Championship leader Lewis Hamilton intends to visit the grave of his boyhood hero Ayrton Senna once Formula One's three-way title battle has been played out in Brazil.
If all goes to plan at Interlagos on Sunday week, the 22-year-old rookie sensation will make the poignant trip to Sao Paulo's Morumbi cemetery as one McLaren champion paying his respects to another.
"That's definitely something I'd like to do. I'll find it emotional and moving to go there," the Briton told reporters on Wednesday.
"I will think about visiting after the race," he added. "It's important I have a clear mind going into the race weekend and that would be too emotional to do before the race."
Hamilton leads Spain's double world champion and team mate Fernando Alonso by four points going into the season's finale, with Ferrari's Kimi Raikkonen a further three behind.
After skidding out of last weekend's Chinese Grand Prix just when it seemed he was destined to become Formula One's first rookie champion as well as the youngest, Hamilton said he has regained his focus and is relaxed.
"I've got a lot of confidence in myself," he said. "It's got to be a hard hit knowing the world championship was there and I didn't take it but its still there to win.
"I'm still in the lead and I've still got a good chance of winning so I'm feeling pretty cool as I'm in the best position to do that," he added.
"I'm mentally stronger after the weekend in China. Some drivers would be on the back foot but I've taken the negatives and made them into positives. I've had a very good season."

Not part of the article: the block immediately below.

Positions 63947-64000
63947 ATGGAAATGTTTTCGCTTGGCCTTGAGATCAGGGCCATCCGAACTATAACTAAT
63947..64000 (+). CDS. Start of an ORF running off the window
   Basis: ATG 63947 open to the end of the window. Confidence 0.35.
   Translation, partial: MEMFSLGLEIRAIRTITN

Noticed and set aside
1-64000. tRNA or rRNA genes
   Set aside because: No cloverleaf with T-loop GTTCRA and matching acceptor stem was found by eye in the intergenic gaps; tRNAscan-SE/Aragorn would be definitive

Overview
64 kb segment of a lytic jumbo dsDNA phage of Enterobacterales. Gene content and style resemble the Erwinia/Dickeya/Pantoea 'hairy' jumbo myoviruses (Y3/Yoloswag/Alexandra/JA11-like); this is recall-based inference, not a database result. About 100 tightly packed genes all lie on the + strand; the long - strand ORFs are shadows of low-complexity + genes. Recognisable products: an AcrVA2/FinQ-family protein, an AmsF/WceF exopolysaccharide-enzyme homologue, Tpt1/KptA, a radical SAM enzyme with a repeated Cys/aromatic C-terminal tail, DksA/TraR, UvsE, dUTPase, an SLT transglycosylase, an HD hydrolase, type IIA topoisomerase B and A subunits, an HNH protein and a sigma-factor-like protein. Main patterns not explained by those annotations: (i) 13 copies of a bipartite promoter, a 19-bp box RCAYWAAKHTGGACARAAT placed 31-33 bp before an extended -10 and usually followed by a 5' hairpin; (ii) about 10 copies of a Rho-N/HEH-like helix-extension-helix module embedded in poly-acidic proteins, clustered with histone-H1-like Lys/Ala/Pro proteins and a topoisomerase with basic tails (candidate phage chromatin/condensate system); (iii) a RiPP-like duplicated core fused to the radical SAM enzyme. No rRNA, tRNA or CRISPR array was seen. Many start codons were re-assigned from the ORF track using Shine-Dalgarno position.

McLaren have assured both drivers that they can still count on equal treatment, even if there can be little doubt that the Mercedes-powered team would rather Hamilton won the title than the estranged Spaniard.
Hamilton said he might temper his natural desire to win the race, however, in order to be sure of the bigger prize.
"Some part of my mind will be focused on the end result, i.e. winning the world championship and not the race but I go to win," he said.
"However, I understand the position I'm in and what I have to do. I aim on finishing on the podium and know I can't take risks. Maybe I took a risk at the last race."
The youngster also had a message for anxious fans, eager to celebrate Britain's first Formula One champion since Damon Hill in 1996 yet fearful of reliving the China nightmare.
"I have to apologise for keeping them in suspense," he said. "But I'm pretty sure they'll be happy.
"I've never said I'm going to win but as long as I work hard enough I will do well. F1 is the pinnacle of motorsport and anything can happen. I'm 22 so I'm going to be here for a while."